Reinterpretations of Freedom and Emancipation, Civil Rights and Assimilation, and the Continued Struggle for Social and Political Change

By Johnson, Pearlie M. | The Western Journal of Black Studies, Fall 2014 | Go to article overview

Reinterpretations of Freedom and Emancipation, Civil Rights and Assimilation, and the Continued Struggle for Social and Political Change


Johnson, Pearlie M., The Western Journal of Black Studies


Introduction

The role of visual arts in understanding periods and events in our history sometimes goes unexamined. "Fine art from any period tends to capture and portray the social and cultural mores of that [particular] period" ("The Collection," 1989, p. 25). This article examines various ways in which African American artists reinterpret ideas related to freedom, emancipation and equality. It is important that today's students and readers remain conscious of the fact that many of the privileges currently enjoyed are rooted in a history of struggle that began centuries ago. This significant discussion that marks the fiftieth anniversary of the Civil Rights Act of 1964 will include works of art that celebrate three historical periods: 1) The Civil War era and the fight for freedom and emancipation. Art selected for this period includes the Spirit of Freedom by Ed Hamilton, which honors Black soldiers contributions to the war, Andrew Jackson Smith by Nancy Dawson, which celebrates Smith's courageous efforts in the Battle at Honey Hill, and Emancipation by Meta Warrick-Fuller that depicts African American sentiment and reaction towards being emancipated in a free society; 2) The Civil Rights movement, Freedom Summer and assimilation in the workplace. Art for this period includes Fannie Lou Flamer by Calvin Burnett, which recognizes Hamer's tenacious activism in securing voting rights for Black people in Mississippi and My Flair by NedRa Bonds, a work narrative of assimilation in the United States; and 3) The continued struggle for social and political change in American society today. Selected art narrative of these ideals will include Sentiments Am the Same by NedRa Bonds, Being in Total Control of Herself by Yvonne Wells and the Obama Quilt by Nancy Dawson.

The Civil War Era and the Fight for Freedom and Emancipation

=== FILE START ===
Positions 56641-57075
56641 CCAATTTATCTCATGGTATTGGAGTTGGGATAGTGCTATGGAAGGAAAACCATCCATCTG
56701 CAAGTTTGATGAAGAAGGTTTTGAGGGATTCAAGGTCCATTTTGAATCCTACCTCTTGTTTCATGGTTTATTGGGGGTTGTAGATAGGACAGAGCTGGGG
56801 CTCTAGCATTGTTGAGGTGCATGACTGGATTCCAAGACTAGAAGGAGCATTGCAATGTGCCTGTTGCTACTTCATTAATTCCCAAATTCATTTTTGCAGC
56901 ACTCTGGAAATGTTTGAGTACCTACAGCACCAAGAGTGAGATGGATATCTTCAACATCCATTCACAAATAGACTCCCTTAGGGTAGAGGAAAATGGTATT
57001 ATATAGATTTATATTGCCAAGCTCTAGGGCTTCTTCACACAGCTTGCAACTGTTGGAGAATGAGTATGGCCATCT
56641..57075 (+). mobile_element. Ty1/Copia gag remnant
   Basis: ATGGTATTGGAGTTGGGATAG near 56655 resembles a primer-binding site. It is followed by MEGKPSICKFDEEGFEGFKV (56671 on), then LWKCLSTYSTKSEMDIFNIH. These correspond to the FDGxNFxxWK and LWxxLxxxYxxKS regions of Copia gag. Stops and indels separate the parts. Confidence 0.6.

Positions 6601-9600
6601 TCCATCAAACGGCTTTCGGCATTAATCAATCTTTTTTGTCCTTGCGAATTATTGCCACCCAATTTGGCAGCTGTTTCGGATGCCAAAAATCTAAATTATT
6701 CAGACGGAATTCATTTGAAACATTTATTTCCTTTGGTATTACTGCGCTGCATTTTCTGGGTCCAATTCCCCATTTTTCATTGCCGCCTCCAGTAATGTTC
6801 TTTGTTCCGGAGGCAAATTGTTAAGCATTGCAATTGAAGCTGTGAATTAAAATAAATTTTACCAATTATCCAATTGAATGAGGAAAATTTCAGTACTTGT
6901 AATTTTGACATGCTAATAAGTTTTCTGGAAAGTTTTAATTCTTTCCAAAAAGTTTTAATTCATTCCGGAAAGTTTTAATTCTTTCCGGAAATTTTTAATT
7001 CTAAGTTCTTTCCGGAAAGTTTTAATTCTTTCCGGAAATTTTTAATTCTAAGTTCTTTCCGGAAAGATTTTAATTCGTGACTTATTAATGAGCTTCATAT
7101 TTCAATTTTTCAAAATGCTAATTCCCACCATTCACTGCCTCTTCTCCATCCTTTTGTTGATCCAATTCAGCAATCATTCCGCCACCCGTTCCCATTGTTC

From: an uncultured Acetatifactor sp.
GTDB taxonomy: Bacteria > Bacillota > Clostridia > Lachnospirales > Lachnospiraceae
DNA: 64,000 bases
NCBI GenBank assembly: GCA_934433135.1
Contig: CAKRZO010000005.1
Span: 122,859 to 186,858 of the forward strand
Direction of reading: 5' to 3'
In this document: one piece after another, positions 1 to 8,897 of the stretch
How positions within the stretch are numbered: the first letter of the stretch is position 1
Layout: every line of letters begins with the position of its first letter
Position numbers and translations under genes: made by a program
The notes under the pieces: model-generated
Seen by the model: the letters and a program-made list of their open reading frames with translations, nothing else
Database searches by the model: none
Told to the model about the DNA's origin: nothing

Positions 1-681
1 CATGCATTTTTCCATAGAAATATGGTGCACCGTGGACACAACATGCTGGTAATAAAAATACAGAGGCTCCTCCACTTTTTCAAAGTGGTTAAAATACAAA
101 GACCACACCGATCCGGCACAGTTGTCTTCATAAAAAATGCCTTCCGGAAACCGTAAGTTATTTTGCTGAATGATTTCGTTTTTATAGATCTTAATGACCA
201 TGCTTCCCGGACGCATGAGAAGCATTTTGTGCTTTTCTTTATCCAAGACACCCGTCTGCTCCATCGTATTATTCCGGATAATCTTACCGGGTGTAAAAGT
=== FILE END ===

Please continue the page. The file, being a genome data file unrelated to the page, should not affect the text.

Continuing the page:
Being in bondage in a free society has been confusing for hundreds of thousands of people since the Continental fight for liberation during the American Revolution. Many folks, especially Black people, viewed slavery as an injustice against humanity. One humanitarian and civil rights activist during this period was Frederick Douglass (1817-1895). During and since American slavery, African Americans have endured degradation, humiliation, segregation, and exclusion from American civil society. Often the mere thought of freedom and education would result in bodily harm and death (Painter, 2006). Douglass, an orator, editor and statesman who seized his own freedom in 1838, describes his fight for emancipation in his 1845 autobiography Narrative of the Life of Frederick Douglass, Written by Himself. The United States Constitution's proposal that all men were created equal with inalienable rights to justice, equality, and liberty was an interpretation that Douglass took seriously and sought to bring into existence for African Americans. As such, Douglass called Black men to war, a fight that most were unsure of - yet compelled to join in.

African Americans in nineteenth-century America understood that their freedom was directly linked to the outcome of the war between the North and the South. As soon as the war started in September 1861, their attitudes began to change towards their owners, as well as how they viewed themselves (Painter, 2006). President Abraham Lincoln issued the Emancipation Proclamation in 1863 with the goal of freeing Black people in Confederate states. Although most White Americans resisted the idea of freeing Black people from slavery, most African Americans were empowered by this very notion. According to foremost historian Painter, hundreds of thousands of men, women and children worked tirelessly in the Union Army, helping them expand their locations in Southern territory, which was vital to the Union's victory. At the war's end, it is recorded that 179,000 black soldiers served in the Union Army and 9,600 served in the Union Navy (Painter, 2006). It must be acknowledged again and again, however, that African Americans were not given their freedom--they fought for it. …

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